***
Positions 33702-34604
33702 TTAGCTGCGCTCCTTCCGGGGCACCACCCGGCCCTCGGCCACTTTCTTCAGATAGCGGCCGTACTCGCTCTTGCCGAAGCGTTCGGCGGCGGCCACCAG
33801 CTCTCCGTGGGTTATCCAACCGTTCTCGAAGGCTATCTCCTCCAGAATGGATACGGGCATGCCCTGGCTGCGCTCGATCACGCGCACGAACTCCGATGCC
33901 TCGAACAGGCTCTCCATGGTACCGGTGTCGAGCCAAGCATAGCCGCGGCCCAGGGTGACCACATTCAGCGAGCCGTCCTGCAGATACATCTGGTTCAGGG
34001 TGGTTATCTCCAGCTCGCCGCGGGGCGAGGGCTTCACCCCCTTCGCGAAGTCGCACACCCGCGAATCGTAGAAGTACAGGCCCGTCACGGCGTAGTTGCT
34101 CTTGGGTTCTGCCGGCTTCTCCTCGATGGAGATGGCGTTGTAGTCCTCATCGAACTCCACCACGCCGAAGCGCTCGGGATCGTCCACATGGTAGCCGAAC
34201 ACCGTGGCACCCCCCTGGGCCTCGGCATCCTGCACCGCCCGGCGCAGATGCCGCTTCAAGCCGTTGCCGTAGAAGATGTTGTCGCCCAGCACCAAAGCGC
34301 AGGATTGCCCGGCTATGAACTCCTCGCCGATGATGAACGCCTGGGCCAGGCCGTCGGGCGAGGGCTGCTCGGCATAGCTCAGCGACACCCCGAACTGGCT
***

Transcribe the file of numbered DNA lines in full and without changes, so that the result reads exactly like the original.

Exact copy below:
Positions 33702-34604
33702 TTAGCTGCGCTCCTTCCGGGGCACCACCCGGCCCTCGGCCACTTTCTTCAGATAGCGGCCGTACTCGCTCTTGCCGAAGCGTTCGGCGGCGGCCACCAG
33801 CTCTCCGTGGGTTATCCAACCGTTCTCGAAGGCTATCTCCTCCAGAATGGATACGGGCATGCCCTGGCTGCGCTCGATCACGCGCACGAACTCCGATGCC
33901 TCGAACAGGCTCTCCATGGTACCGGTGTCGAGCCAAGCATAGCCGCGGCCCAGGGTGACCACATTCAGCGAGCCGTCCTGCAGATACATCTGGTTCAGGG
34001 TGGTTATCTCCAGCTCGCCGCGGGGCGAGGGCTTCACCCCCTTCGCGAAGTCGCACACCCGCGAATCGTAGAAGTACAGGCCCGTCACGGCGTAGTTGCT
34101 CTTGGGTTCTGCCGGCTTCTCCTCGATGGAGATGGCGTTGTAGTCCTCATCGAACTCCACCACGCCGAAGCGCTCGGGATCGTCCACATGGTAGCCGAAC
34201 ACCGTGGCACCCCCCTGGGCCTCGGCATCCTGCACCGCCCGGCGCAGATGCCGCTTCAAGCCGTTGCCGTAGAAGATGTTGTCGCCCAGCACCAAAGCGC
34301 AGGATTGCCCGGCTATGAACTCCTCGCCGATGATGAACGCCTGGGCCAGGCCGTCGGGCGAGGGCTGCTCGGCATAGCTCAGCGACACCCCGAACTGGCT